Recent U.S. export controls have put Nvidia, a leading AI company, in a tight spot. The new regulations may force Nvidia to cancel billions in chip orders to China for the upcoming year, potentially stalling the progress of Chinese tech giants in the AI domain.
The immediate impact of export controls
Nvidia, based in Santa Clara, California, had already completed this year’s AI chip deliveries to China. According to The Wall Street Journal, they were even planning to expedite some 2024 orders before the new rules were set to take effect in mid-November. However, a sudden announcement from the U.S. government made these new export restrictions immediate, catching Nvidia off guard.
Major Chinese tech companies, including Alibaba Group, ByteDance, and Baidu, had placed significant orders for the next year. In fact, orders from these tech giants for 2024 surpassed $5 billion. With the new regulations in place, these orders are now in jeopardy.
Despite the challenges, an Nvidia spokesperson stated that the company is reallocating its advanced AI computing systems to customers outside of China. They believe that the new export controls won’t significantly impact them in the short term. However, Nvidia CFO Colette Kress expressed concerns about the long-term implications of Chinese restrictions for the U.S. chip industry.
China’s reliance on Nvidia’s AI chips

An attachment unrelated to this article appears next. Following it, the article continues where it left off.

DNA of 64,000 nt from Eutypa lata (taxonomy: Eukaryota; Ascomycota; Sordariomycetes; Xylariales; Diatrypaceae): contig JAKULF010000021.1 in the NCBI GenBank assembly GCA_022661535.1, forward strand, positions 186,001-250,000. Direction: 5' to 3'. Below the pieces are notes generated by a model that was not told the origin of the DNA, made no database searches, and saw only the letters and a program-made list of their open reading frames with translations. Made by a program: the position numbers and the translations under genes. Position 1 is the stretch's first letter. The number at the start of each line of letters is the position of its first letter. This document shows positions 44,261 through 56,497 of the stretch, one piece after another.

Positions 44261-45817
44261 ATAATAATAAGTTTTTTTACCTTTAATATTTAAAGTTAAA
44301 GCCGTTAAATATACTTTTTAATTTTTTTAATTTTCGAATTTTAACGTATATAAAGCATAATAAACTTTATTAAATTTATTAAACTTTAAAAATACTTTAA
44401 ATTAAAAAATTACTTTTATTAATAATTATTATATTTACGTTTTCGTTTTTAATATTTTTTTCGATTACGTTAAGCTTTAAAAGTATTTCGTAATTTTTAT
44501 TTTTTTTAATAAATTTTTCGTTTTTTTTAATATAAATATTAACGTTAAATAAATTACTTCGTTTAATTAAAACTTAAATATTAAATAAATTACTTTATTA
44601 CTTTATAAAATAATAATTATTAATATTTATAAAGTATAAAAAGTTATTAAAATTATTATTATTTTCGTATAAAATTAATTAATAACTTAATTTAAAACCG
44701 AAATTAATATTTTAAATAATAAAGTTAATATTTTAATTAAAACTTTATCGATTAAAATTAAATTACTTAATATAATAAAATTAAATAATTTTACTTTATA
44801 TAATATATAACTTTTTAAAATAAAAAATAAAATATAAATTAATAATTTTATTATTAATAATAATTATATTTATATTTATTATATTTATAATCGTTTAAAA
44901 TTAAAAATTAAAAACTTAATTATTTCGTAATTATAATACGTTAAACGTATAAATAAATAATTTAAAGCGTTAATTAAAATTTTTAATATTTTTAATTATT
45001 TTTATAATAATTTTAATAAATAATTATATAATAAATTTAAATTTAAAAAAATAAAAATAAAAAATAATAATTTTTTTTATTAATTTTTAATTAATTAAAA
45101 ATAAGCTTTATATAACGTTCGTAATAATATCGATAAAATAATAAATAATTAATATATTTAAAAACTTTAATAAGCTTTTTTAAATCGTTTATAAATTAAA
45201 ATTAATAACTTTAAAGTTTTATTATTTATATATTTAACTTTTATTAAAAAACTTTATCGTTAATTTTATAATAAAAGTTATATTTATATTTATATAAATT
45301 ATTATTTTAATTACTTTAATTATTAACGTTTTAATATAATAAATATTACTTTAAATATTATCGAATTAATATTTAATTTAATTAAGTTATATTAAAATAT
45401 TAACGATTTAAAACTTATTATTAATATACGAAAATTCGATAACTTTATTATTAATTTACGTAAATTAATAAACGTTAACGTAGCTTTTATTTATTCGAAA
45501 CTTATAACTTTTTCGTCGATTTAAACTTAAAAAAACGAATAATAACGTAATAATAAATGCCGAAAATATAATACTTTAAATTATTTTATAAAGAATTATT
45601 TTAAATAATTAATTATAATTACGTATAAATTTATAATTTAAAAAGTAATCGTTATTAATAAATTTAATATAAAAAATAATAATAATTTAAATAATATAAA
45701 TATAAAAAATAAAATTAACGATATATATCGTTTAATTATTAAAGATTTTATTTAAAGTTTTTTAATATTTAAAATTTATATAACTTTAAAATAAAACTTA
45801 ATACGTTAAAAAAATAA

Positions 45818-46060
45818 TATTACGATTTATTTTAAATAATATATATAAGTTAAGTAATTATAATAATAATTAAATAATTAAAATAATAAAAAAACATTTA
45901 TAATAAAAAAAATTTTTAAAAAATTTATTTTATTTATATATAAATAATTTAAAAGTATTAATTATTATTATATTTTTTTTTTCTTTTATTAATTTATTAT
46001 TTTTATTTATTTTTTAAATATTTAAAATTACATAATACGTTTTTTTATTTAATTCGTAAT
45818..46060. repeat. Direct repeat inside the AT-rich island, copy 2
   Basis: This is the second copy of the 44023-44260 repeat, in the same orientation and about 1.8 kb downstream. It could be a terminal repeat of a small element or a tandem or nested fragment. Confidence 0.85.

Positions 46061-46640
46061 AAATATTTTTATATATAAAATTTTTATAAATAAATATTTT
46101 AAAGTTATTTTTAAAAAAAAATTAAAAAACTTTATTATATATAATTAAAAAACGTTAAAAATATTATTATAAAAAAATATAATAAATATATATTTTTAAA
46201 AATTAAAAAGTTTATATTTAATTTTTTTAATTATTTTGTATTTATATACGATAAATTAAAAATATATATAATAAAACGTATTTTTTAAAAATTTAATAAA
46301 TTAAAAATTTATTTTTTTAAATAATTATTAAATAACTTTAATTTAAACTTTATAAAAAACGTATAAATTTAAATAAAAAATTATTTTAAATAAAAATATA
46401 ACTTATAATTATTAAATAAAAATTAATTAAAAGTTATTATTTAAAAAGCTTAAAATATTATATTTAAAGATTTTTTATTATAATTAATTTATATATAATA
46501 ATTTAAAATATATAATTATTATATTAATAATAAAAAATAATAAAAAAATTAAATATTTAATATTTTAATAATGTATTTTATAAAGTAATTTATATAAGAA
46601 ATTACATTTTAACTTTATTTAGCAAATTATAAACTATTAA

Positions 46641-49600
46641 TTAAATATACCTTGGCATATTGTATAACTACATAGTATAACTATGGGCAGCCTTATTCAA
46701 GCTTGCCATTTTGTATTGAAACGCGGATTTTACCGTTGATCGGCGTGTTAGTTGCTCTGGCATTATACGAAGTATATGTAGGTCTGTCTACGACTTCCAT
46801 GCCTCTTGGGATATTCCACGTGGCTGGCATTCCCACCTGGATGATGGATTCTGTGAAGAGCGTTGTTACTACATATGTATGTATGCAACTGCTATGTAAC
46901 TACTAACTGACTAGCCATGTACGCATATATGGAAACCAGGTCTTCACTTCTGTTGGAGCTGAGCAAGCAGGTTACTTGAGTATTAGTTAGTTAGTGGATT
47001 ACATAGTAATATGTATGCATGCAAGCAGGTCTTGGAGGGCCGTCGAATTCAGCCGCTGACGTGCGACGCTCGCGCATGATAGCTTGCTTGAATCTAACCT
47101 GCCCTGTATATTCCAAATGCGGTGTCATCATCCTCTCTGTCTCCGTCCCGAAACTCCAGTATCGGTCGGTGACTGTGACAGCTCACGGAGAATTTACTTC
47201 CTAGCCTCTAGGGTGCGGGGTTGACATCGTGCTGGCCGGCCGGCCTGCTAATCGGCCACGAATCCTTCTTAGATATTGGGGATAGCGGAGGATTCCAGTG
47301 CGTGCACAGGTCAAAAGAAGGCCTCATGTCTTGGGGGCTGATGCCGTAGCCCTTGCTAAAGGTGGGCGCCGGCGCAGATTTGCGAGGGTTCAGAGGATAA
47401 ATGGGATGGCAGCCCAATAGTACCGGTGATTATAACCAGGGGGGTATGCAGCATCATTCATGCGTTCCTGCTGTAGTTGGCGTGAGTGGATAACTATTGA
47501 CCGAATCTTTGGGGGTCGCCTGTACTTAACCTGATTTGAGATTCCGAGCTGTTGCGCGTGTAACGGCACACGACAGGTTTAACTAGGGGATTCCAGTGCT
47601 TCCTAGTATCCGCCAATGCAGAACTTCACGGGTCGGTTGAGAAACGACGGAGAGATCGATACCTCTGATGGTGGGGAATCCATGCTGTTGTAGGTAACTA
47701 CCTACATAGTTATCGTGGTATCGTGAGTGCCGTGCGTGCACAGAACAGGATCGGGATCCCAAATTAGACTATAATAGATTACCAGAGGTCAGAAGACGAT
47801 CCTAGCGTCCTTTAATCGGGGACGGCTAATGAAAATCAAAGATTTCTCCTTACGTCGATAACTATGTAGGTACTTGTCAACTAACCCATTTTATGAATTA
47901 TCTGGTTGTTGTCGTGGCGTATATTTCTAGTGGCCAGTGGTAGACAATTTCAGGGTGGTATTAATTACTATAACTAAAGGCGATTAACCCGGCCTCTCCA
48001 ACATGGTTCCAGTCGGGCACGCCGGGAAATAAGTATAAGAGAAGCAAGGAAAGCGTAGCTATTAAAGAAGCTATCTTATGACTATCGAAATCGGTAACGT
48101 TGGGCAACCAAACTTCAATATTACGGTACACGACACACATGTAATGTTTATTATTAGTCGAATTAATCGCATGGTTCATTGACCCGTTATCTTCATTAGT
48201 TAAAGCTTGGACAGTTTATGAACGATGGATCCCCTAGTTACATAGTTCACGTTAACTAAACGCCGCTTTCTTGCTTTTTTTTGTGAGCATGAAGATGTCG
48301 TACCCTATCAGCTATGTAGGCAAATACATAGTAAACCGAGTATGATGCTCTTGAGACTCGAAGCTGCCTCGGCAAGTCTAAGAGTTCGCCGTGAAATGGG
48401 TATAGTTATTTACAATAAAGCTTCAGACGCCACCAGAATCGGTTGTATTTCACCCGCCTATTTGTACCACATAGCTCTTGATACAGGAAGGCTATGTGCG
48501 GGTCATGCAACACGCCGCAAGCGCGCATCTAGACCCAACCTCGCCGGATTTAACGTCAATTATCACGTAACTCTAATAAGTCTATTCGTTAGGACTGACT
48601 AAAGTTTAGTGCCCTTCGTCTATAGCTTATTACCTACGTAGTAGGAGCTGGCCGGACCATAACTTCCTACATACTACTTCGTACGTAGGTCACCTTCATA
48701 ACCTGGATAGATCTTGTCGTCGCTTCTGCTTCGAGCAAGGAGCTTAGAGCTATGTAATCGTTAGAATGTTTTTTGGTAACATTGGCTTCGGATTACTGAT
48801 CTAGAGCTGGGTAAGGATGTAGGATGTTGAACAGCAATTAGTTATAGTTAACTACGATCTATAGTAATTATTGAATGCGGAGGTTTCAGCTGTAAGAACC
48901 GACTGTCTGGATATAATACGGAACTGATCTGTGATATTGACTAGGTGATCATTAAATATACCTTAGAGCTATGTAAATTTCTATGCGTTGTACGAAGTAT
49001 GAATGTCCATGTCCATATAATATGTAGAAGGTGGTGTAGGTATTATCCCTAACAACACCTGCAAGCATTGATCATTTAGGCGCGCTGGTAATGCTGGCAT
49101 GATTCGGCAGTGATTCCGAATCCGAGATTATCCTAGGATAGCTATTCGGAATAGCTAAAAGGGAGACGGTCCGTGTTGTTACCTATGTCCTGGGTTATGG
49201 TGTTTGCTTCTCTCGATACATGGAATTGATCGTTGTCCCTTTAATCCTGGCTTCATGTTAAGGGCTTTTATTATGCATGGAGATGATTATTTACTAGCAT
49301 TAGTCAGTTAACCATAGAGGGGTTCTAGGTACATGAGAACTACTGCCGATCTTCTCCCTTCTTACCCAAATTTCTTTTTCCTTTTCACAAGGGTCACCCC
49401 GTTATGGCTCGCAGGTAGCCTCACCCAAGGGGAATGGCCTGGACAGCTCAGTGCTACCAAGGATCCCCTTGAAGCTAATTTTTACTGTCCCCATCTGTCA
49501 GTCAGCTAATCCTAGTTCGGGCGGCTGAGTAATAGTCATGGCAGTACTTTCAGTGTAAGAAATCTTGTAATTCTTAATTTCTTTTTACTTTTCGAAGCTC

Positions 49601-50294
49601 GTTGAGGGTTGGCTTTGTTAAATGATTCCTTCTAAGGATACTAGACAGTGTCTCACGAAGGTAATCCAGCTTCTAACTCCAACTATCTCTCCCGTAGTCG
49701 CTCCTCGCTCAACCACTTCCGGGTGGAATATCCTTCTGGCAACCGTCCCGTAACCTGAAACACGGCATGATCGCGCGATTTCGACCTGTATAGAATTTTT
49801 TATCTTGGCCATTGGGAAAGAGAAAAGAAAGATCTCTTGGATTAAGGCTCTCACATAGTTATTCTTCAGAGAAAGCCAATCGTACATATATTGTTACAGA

Nvidia’s AI chips, known for their advanced capabilities, are globally recognized and utilized. Their chips play a pivotal role in popular AI tools, such as OpenAI’s ChatGPT. The company’s prominence in the AI sector has significantly boosted its sales and stock value, even reaching a $1 trillion valuation earlier this year.
Following the U.S. government’s imposition of milder chip restrictions last year, Chinese companies had placed orders for Nvidia’s A800 and H800 chips, tailored for the Chinese market. However, under stricter rules announced on Oct. 17, Nvidia must now either cancel these orders or obtain U.S. export licenses.
The broader implications for China’s AI ambitions
The latest restrictions could slow down China’s advancements in AI. With the new rules covering most high-performance AI chips from not only Nvidia but also Intel and Advanced Micro Devices, Chinese companies might have to find alternative solutions. Some have already started sourcing local chips, such as Huawei Technologies’ Ascend 910. However, U.S. regulations have restricted leading foundries like TSMC from producing many of these chips.
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